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Teenagers’ performance will improve if they feel safe in school

Feeling unsafe at school may hamper your child’s learning potential and also contribute to more emotional problems, warns new research.

sex and relationships Updated: Aug 25, 2016 20:16 IST
Experts say that students who felt safer are more attentive and efficient in the classroom. Study results suggest that these students also reported fewer symptoms of depression, such as feeling unhappy and having difficulty enjoying themselves.
Experts say that students who felt safer are more attentive and efficient in the classroom. Study results suggest that these students also reported fewer symptoms of depression, such as feeling unhappy and having difficulty enjoying themselves.(Ravi Choudhary/HT Photo)

Feeling unsafe at school may hamper your child’s learning potential and also contribute to more emotional problems, warns new research.

“We found that students who felt safer were more attentive and efficient in the classroom. These students also reported fewer symptoms of depression, such as feeling unhappy and having difficulty enjoying themselves,” said one of the researchers Caroline Fitzpatrick, Professor of Psychology at Sainte-Anne’s University in Nova Scotia, Canada.

“Making sure that students are engaged and attentive in the classroom can contribute to long-term success above and beyond intellectual capacities such as reading or math skills,” Fitzpatrick noted.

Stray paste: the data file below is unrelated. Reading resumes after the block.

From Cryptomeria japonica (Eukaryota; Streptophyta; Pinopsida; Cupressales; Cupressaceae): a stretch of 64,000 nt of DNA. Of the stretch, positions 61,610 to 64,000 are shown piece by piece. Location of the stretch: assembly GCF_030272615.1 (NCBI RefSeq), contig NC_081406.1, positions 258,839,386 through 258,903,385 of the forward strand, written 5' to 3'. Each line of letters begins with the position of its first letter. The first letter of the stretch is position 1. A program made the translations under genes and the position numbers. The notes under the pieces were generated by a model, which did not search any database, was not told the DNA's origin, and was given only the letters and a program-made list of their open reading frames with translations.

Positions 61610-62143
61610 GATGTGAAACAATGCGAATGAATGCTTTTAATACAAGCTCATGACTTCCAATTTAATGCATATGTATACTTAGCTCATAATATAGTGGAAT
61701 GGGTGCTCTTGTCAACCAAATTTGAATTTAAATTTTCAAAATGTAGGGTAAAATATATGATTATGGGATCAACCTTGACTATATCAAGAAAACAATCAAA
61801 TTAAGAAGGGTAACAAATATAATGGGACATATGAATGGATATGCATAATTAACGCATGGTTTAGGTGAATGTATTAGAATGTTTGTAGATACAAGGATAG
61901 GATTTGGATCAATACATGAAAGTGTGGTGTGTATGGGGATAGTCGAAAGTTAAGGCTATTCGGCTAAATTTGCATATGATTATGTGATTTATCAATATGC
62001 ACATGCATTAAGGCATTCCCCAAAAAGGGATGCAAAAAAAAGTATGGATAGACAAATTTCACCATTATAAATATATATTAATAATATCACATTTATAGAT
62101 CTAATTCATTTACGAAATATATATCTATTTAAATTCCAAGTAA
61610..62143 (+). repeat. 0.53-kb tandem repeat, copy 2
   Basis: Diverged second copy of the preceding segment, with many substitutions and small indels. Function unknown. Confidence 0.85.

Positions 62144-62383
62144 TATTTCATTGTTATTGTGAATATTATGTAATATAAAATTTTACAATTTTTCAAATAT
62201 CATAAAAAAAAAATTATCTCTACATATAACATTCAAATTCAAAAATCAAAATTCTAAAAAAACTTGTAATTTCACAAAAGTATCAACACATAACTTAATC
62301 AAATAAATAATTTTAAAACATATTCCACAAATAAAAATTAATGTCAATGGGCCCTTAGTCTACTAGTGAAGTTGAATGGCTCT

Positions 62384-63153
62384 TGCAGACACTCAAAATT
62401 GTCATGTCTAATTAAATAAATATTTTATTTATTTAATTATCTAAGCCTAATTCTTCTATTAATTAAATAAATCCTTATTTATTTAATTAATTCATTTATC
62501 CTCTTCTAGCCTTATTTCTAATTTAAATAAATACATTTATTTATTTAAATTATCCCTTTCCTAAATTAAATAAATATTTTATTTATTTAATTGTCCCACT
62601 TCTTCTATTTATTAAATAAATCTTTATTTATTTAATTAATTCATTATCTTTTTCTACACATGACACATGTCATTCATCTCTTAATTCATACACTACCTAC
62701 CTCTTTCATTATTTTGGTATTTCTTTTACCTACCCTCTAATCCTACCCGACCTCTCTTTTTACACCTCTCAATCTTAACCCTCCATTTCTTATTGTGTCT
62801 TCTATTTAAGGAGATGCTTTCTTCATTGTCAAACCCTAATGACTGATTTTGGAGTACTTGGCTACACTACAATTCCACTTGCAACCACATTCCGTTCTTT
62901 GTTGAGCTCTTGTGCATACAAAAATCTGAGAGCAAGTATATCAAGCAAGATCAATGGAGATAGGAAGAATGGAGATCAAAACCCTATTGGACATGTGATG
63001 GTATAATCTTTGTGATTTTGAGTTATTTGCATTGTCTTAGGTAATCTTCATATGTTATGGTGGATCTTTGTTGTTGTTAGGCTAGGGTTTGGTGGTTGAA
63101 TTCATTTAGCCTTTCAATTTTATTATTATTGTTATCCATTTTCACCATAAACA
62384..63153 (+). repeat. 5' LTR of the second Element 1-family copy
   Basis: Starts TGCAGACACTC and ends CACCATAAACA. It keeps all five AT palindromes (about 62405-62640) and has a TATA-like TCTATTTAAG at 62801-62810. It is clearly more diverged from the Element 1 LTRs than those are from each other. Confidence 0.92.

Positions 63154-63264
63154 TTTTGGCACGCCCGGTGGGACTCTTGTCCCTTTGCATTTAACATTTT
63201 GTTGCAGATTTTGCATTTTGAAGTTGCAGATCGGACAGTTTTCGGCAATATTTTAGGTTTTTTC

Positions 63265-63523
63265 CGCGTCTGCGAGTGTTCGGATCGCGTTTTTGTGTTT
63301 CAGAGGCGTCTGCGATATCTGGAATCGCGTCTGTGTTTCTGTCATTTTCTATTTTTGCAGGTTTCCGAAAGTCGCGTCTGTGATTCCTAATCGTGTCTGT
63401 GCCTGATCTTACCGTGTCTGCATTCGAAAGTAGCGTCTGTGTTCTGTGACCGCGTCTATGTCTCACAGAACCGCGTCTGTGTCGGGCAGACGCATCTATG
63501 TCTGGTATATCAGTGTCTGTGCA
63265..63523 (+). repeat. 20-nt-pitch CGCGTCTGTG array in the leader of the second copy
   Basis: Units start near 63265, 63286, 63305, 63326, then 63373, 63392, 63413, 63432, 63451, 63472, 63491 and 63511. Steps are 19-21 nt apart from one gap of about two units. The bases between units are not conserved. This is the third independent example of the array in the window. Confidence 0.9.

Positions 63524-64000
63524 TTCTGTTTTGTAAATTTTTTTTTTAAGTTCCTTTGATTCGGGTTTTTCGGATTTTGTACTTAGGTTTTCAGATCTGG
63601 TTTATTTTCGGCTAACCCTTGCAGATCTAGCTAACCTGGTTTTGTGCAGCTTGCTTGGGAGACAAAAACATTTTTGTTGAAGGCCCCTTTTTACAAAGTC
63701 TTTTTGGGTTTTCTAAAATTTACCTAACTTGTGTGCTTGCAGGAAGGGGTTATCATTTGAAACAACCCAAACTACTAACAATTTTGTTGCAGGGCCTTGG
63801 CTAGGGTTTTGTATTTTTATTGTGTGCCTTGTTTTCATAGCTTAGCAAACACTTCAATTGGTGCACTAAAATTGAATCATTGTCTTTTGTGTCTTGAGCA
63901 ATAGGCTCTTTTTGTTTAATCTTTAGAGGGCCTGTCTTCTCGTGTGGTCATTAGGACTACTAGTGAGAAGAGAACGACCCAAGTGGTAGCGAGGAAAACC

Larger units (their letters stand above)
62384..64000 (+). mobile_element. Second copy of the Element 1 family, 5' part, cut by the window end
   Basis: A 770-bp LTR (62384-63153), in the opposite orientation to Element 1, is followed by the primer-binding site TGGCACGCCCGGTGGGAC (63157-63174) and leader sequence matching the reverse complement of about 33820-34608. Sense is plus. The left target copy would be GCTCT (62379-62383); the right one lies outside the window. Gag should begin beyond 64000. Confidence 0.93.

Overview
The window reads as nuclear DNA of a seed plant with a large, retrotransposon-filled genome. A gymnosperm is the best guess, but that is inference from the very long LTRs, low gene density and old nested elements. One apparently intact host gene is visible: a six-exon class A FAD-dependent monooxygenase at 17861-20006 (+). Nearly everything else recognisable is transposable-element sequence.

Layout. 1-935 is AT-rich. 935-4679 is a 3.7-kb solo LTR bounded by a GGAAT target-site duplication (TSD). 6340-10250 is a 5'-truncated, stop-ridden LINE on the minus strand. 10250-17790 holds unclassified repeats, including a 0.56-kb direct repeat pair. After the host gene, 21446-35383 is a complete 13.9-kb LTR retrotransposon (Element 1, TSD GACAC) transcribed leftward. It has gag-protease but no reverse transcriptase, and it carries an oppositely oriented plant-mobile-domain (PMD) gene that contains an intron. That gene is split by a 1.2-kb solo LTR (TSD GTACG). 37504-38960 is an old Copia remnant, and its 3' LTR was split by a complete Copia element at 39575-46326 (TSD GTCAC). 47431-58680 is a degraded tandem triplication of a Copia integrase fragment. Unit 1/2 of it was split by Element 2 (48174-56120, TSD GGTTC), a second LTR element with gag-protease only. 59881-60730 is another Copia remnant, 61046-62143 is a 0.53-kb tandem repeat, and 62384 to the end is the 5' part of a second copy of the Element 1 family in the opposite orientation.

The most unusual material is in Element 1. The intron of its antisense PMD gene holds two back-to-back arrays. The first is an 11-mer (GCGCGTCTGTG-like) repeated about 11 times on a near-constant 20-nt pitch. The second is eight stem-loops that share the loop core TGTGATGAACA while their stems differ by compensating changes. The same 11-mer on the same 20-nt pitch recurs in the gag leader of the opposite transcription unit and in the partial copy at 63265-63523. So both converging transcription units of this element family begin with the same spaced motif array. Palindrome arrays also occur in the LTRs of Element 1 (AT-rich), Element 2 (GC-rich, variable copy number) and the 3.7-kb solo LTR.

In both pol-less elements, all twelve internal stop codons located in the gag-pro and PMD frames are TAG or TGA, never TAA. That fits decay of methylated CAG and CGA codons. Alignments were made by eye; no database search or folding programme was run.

The researchers used data from the Quebec Longitudinal Study of Child Development -- an ongoing study that began in 1998 with a cohort of 2,120 five-month-old infants -- to investigate whether feeling unsafe at school interferes with classroom engagement.

They also considered whether this association is expressed through reduced student well being, including symptoms of depression and aggressive behaviour.

The findings, published in the Journal of Adolescent Health, showed that being a victim of school violence and feeling unsafe both contribute to symptoms of depression, which are detrimental to students’ learning potential. However, factors typically linked to feeling unsafe, such as bullying or school violence, only partly explain why students feel less secure. “We know from some of our previous research that youth who experience chronic poverty and those living in ‘bad’ neighbourhoods also tend to feel less safe at school,” Carolyn Cote-Lussier from the University of Ottawa explained.

“We think that this might be the case because teenagers who live in disorderly, disadvantaged neighbourhoods ‘carry’ their fears to school every day,” Cote-Lussier noted. “The features of the physical environments in which schools are located are also really important. For example, green spaces and well maintained buildings are likely to make youth feel more at ease,” she said.